Russia Says Ukraine War Meant to End U.S. Quest for World 'Domination'

On Monday, Russia's foreign minister put a new spin on his country's reasoning for invading Ukraine by claiming the "special military action" is meant to put an end to the United States' quest for "world domination" and the expansion of NATO.

Speaking to the Russian state-owned television news channel Rossiya 24, Foreign Minister Sergei Lavrov accused the U.S. and other Western nations of violating international law and attempting to impose a "rules-based" global order.

"Our special military operation is meant to put an end to the unabashed expansion [of NATO] and the unabashed drive towards full domination by the U.S. and its Western subjects on the world stage," Lavrov told Rossiya 24, according to a translation from Russian state-run media outlet RT.

"This domination is built on gross violations of international law and under some rules, which they are now hyping so much and which they make up on a case-by-case basis," Lavrov added.

Sergei Lavrov
Russian Foreign Minister Sergei Lavrov claimed Monday that the war in Ukraine is meant to stop U.S. "world domination." Here, Lavrov gestures during a news conference in Moscow, on April 8, 2022. ALEXANDER ZEMLIANICHENKO/POOL/AFP/Getty Images

Russia has repeatedly attempted to justify its invasion of Ukraine, and has refused to call its military actions a war. When Russian President Vladimir Putin first ordered troops to attack Ukraine on February 24, he said he said he was seeking the "denazification" of Ukraine. Putin has baselessly claimed that the administration of Ukrainian President Volodymyr Zelensky—a democratically elected Jewish leader—is overrun by "Nazis" who have promoted "genocide."

Last month, Lavrov also defended the war by saying that Russia is working to prevent a separate conflict in Ukraine.

"The goal of Russia's special military operation is to stop any war that could take place on Ukrainian territory or that could start from there," Lavrov said, according to a tweet posted by the Russian embassy in London.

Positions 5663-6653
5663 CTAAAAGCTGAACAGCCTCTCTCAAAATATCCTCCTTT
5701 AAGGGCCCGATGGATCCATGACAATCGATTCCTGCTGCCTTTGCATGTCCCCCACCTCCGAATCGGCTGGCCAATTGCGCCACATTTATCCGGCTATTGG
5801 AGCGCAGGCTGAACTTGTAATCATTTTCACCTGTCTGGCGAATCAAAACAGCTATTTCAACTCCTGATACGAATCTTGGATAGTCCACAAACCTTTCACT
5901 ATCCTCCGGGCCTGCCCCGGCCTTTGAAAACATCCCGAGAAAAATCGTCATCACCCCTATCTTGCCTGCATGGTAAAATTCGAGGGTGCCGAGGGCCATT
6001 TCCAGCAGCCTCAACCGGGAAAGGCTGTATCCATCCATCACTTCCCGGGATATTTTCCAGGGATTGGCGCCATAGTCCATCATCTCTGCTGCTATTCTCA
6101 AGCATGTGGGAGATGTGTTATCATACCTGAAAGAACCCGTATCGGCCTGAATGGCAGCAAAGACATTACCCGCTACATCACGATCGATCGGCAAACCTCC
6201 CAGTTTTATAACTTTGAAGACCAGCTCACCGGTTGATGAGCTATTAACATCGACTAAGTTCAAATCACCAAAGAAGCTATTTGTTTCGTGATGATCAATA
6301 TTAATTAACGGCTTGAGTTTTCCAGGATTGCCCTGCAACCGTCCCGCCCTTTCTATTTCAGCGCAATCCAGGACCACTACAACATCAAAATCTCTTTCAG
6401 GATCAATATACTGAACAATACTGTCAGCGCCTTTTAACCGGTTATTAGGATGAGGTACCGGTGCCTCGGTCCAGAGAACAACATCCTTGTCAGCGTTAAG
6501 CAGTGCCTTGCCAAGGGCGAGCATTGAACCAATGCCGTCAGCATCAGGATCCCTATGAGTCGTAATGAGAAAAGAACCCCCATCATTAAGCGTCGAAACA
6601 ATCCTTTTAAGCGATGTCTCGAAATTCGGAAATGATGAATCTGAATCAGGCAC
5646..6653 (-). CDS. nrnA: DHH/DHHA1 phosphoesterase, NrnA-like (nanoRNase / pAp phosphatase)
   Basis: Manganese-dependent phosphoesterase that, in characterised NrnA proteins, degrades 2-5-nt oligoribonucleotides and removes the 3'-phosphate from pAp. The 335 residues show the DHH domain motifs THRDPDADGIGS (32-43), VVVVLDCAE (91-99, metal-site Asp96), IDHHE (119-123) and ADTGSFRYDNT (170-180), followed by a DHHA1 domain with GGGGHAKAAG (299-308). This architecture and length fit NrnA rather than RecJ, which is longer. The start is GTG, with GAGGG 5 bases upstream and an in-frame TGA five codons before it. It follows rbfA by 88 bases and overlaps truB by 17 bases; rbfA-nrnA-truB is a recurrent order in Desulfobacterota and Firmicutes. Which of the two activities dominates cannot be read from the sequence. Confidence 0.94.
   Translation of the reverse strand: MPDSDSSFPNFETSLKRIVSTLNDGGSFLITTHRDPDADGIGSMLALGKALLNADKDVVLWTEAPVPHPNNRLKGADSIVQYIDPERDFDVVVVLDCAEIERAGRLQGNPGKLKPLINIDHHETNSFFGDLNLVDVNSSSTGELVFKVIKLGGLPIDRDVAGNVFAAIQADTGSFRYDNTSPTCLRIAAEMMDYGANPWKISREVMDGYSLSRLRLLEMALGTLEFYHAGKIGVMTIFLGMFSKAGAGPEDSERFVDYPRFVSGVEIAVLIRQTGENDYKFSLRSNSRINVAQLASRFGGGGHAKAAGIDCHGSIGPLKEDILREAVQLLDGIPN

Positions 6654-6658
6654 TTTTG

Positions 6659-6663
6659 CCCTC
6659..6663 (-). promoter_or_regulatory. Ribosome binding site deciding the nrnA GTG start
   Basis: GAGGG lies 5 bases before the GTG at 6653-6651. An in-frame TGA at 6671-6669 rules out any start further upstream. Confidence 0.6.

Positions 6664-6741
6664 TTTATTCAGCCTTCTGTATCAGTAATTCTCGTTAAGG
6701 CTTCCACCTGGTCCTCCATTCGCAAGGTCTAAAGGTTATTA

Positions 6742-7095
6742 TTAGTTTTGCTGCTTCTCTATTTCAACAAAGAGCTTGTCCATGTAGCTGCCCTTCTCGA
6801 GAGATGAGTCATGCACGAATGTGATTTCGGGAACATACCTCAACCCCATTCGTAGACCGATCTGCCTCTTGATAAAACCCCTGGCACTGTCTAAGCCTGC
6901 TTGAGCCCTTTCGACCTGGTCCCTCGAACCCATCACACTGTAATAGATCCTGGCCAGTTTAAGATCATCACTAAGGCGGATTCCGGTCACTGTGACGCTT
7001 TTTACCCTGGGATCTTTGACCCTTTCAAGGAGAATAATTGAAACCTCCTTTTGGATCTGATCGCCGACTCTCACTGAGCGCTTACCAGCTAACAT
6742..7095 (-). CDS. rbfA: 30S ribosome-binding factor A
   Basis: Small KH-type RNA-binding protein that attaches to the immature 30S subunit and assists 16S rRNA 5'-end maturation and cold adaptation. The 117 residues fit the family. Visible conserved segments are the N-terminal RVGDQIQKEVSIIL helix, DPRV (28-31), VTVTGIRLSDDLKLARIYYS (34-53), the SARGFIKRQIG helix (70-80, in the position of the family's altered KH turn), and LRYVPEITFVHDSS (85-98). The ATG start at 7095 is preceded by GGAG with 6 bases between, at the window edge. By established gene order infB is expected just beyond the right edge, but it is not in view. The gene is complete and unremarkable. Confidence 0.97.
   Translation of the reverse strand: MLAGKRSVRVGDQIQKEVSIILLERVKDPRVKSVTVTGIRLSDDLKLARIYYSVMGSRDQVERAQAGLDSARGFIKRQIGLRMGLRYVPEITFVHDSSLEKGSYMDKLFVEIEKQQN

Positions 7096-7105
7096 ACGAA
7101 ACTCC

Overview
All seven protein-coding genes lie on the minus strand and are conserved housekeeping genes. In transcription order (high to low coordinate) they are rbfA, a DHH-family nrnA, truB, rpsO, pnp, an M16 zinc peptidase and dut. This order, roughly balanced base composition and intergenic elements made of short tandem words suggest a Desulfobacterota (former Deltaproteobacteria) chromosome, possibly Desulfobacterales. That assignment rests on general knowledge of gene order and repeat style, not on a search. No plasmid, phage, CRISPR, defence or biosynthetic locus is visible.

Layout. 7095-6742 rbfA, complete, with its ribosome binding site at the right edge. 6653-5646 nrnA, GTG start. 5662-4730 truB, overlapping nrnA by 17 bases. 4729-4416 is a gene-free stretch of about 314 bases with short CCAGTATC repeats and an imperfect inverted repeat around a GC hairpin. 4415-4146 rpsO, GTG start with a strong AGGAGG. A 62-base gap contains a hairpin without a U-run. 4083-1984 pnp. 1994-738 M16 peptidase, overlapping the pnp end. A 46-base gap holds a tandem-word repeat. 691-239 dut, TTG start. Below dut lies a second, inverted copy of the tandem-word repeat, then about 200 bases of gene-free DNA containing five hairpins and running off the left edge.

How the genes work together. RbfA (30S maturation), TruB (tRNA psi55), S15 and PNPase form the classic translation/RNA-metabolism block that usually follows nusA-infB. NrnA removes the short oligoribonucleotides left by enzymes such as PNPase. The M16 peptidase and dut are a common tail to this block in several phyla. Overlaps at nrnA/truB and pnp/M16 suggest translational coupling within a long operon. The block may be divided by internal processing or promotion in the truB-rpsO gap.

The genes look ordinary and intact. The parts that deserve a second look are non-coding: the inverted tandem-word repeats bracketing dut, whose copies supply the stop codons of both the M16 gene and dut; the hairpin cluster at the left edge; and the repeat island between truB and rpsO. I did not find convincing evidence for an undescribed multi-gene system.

Putin has also used Ukraine's pursuit of NATO membership as justification for invading the country, claiming that it posed a threat to Russian security. However, in response to the war, Zelensky said last month that Ukraine will no longer seek admission to the military alliance.

Russia's invasion has so far been met with fierce resistance by Ukrainian forces. However, Russian troops have been accused of committing grim war crimes by targeting and massacring civilian populations across the country.

On Friday, a Russian missile struck a train station in the eastern city of Kramatorsk, killing at least 50 Ukrainian civilians who were attempting to flee the war-torn country. Days earlier, Ukrainian officials said Russian troops tortured and killed hundreds of citizens before withdrawing from the nation's capitol, Kyiv.

Extremely graphic images have emerged showing mass graves and corpses with their hands tied behind their backs in the town of Bucha, where more than 300 citizens were murdered. Russian troops have also been accused of killing children, as well as raping and torturing women.

According to data from the United Nations, 1,842 Ukrainian citizens have been killed since the start of the war, though the actual number is expected to be much higher. On Sunday, Ukraine's ambassador to the U.S. vowed that all Russian troops involved in committing atrocities will be prosecuted in an international court.

"All of them will be prosecuted, both military commanders, personnel, people who did it on the ground, the people who ordered it, and ultimately Putin," Oksana Markarova told CBS' Face the Nation. "There should be no place on earth where they can hide."

Newsweek has contacted Russia's foreign ministry for comment.